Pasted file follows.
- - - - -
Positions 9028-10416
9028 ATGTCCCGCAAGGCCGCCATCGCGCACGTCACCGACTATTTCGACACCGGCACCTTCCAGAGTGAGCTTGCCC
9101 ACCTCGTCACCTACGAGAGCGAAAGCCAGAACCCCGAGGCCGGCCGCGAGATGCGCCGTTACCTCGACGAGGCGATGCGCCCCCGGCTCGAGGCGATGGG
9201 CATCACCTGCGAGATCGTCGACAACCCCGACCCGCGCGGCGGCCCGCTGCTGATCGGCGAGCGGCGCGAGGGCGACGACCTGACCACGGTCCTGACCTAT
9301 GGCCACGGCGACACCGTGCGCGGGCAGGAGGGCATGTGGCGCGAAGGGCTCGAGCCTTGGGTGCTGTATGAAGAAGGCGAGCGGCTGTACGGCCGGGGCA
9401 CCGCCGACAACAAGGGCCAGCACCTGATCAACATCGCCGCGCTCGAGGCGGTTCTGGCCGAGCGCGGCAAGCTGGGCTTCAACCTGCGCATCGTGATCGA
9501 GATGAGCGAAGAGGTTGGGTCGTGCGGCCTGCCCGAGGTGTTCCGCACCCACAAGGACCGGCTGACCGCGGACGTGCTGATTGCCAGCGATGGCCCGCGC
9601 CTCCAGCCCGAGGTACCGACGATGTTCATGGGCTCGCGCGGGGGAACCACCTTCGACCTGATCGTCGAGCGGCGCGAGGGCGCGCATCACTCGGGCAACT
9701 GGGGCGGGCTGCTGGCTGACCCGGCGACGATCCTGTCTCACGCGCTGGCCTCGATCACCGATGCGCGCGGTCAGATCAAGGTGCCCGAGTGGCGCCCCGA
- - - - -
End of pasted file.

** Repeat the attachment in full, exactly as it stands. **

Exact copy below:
Positions 9028-10416
9028 ATGTCCCGCAAGGCCGCCATCGCGCACGTCACCGACTATTTCGACACCGGCACCTTCCAGAGTGAGCTTGCCC
9101 ACCTCGTCACCTACGAGAGCGAAAGCCAGAACCCCGAGGCCGGCCGCGAGATGCGCCGTTACCTCGACGAGGCGATGCGCCCCCGGCTCGAGGCGATGGG
9201 CATCACCTGCGAGATCGTCGACAACCCCGACCCGCGCGGCGGCCCGCTGCTGATCGGCGAGCGGCGCGAGGGCGACGACCTGACCACGGTCCTGACCTAT
9301 GGCCACGGCGACACCGTGCGCGGGCAGGAGGGCATGTGGCGCGAAGGGCTCGAGCCTTGGGTGCTGTATGAAGAAGGCGAGCGGCTGTACGGCCGGGGCA
9401 CCGCCGACAACAAGGGCCAGCACCTGATCAACATCGCCGCGCTCGAGGCGGTTCTGGCCGAGCGCGGCAAGCTGGGCTTCAACCTGCGCATCGTGATCGA
9501 GATGAGCGAAGAGGTTGGGTCGTGCGGCCTGCCCGAGGTGTTCCGCACCCACAAGGACCGGCTGACCGCGGACGTGCTGATTGCCAGCGATGGCCCGCGC
9601 CTCCAGCCCGAGGTACCGACGATGTTCATGGGCTCGCGCGGGGGAACCACCTTCGACCTGATCGTCGAGCGGCGCGAGGGCGCGCATCACTCGGGCAACT
9701 GGGGCGGGCTGCTGGCTGACCCGGCGACGATCCTGTCTCACGCGCTGGCCTCGATCACCGATGCGCGCGGTCAGATCAAGGTGCCCGAGTGGCGCCCCGA